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North Korea fires ballistic missiles from Pyongyang airport, S. Korea says

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North Korea fires ballistic missiles from Pyongyang airport, S. Korea says

North Korea conducted its fourth missile test in less than two weeks Monday morning, South Korean defense officials said, firing a pair of short-range ballistic missiles from a Pyongyang airport.  Photo by KCNA/UPI | License Photo

SEOUL, Jan. 16 (UPI) — North Korea launched a pair of what appear to be short-range ballistic missiles on Monday morning from its international airport in Pyongyang, the South Korean military said, marking the secretive regime’s fourth weapons test in less than two weeks.

The projectiles were fired from Sunan Airfield, South Korea’s Joint Chiefs of Staff said in a text message to reporters. The JCS said the military is tracking developments and remains in a “readiness posture” but offered no further details.

Japan’s military also reported Monday that a “possible ballistic missile” was launched from North Korea.

On Friday, the North fired a pair of short-range ballistic missiles into the sea between Korea and Japan from what it later announced was a railway-based platform. Earlier that day, Pyongyang released a statement warning of a “stronger and certain reaction” after Washington imposed sanctions on several individuals and entities connected with the North’s weapons program.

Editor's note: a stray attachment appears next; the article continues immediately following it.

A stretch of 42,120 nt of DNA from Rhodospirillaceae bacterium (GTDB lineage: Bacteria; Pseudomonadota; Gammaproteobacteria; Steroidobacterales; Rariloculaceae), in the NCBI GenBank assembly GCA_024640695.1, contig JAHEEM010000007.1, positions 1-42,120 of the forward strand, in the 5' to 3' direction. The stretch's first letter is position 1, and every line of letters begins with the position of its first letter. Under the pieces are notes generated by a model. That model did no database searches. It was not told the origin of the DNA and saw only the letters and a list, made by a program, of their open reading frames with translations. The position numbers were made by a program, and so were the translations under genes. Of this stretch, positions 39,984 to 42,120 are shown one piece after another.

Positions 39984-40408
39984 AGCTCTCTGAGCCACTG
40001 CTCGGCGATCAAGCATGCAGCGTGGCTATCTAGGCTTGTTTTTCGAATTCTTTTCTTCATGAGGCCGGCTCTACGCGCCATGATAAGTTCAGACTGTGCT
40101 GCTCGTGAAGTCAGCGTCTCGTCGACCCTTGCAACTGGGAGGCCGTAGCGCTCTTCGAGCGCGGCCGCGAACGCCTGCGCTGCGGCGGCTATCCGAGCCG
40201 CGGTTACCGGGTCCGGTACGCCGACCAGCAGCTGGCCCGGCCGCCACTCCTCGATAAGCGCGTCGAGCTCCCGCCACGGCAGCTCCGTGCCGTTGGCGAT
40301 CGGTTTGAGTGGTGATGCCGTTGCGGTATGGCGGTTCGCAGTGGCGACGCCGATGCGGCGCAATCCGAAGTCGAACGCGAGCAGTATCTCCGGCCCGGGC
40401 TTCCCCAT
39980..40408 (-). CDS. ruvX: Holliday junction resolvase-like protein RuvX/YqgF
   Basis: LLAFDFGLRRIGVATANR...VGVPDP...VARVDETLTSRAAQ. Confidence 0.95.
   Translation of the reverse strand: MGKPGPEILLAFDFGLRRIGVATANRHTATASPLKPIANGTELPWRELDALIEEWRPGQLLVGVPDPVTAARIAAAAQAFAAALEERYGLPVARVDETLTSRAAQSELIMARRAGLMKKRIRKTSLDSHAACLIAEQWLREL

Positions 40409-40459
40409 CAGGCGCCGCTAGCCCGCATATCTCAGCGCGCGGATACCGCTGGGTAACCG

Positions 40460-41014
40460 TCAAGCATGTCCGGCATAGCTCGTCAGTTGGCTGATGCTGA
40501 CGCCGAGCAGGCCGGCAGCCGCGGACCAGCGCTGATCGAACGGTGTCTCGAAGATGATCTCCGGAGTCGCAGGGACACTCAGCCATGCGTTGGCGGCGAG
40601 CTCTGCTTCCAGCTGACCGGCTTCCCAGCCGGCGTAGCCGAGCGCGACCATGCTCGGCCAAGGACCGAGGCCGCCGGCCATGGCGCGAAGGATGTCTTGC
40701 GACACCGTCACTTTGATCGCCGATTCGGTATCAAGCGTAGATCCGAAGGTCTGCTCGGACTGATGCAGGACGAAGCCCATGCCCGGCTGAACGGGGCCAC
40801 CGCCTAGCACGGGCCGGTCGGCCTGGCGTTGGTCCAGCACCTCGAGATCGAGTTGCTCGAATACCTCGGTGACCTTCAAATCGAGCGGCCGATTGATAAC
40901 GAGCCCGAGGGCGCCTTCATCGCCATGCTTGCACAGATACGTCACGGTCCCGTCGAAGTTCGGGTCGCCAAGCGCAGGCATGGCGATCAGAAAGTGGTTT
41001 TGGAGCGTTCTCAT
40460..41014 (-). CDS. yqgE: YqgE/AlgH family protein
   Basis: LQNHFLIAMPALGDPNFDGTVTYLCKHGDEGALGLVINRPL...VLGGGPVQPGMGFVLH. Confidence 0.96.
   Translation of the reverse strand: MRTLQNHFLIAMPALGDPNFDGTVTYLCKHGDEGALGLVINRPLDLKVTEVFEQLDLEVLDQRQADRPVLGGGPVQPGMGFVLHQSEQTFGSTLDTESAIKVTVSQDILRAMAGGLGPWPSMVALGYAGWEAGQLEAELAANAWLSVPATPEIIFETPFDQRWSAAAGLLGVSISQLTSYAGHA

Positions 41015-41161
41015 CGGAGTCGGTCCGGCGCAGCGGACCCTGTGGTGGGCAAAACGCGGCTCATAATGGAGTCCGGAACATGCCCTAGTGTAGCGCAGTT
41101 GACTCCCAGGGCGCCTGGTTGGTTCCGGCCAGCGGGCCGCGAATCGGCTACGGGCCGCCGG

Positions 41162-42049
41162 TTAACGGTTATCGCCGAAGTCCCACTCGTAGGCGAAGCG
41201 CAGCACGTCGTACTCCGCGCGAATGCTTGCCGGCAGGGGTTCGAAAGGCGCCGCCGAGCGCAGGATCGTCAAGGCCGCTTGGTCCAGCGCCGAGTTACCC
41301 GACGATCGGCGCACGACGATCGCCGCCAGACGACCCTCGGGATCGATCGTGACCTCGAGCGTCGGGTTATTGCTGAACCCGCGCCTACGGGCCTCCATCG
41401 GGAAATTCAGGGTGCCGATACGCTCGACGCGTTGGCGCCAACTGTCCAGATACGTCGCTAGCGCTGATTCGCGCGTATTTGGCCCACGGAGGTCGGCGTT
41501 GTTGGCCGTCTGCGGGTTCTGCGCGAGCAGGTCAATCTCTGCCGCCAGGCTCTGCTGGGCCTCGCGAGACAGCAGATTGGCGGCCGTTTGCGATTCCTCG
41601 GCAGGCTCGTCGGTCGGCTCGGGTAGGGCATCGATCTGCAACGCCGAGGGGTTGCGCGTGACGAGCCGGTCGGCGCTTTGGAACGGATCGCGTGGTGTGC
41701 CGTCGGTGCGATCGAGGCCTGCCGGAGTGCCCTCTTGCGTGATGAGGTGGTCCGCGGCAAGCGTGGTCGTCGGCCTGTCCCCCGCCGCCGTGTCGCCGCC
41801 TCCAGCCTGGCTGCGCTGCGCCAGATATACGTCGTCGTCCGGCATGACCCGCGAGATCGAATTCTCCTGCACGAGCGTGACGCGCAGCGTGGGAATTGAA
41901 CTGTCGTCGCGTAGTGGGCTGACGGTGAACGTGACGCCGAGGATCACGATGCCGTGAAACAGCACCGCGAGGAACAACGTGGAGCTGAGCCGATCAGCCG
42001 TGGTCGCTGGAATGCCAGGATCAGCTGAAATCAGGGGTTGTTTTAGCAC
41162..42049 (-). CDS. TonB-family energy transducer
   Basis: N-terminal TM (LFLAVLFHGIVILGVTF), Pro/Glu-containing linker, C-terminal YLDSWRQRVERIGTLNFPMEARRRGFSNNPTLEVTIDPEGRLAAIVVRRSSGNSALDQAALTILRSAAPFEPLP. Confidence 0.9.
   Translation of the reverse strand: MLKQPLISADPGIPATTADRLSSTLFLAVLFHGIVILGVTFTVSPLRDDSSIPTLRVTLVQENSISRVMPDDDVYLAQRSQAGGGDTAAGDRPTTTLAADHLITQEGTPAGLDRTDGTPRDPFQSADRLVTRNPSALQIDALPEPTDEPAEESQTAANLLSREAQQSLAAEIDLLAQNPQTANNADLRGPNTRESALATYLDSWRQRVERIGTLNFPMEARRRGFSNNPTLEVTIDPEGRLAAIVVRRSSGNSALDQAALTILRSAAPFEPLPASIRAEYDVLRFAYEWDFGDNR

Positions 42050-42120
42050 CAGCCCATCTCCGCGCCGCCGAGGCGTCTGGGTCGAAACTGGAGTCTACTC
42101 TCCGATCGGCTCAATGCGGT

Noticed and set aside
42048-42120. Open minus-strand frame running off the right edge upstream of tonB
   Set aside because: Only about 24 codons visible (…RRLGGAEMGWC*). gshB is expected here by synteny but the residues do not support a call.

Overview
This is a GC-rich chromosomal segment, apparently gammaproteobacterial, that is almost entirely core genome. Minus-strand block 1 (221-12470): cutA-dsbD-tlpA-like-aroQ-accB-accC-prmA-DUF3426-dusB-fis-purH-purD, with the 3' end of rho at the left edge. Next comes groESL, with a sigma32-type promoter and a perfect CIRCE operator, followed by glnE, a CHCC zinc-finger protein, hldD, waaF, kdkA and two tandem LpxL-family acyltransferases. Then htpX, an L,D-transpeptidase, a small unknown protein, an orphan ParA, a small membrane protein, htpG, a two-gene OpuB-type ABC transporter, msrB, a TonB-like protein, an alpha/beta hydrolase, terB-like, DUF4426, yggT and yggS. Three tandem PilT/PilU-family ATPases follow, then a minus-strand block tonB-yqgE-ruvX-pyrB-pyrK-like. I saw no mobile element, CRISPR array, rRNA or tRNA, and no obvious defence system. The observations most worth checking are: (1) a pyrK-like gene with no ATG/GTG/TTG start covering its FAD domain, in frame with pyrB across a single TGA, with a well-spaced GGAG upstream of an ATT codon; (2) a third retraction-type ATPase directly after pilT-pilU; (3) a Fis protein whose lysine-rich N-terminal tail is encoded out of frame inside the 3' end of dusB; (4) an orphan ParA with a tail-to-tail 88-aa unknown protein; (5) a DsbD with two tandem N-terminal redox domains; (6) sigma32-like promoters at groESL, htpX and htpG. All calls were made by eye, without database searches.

North Korea also concluded what it called the “final verification” of a hypersonic weapons program with missile tests on Jan. 5 and Tuesday.

The United States called last week for additional United Nations sanctions over North Korea’s ballistic missile launches dating back to September, all of which are in violation of existing U.N. Security Council resolutions.

U.S. Secretary of State Antony Blinken condemned the flurry of launches on Friday in a call with his South Korean counterpart, Chung Eui-yong, and reiterated Washington’s “ironclad” defense commitment to Seoul.

Washington has repeatedly called on Pyongyang to return to dialogue, but nuclear negotiations have remained at a standstill since a February 2019 summit between then-U.S. President Donald Trump and North Korean leader Kim Jong Un ended without an agreement.

In its statement on Friday, Pyongyang said that the Biden administration “is trumpeting about diplomacy and dialogue,” but remains “engrossed in its policy for isolating and stifling [North Korea].”

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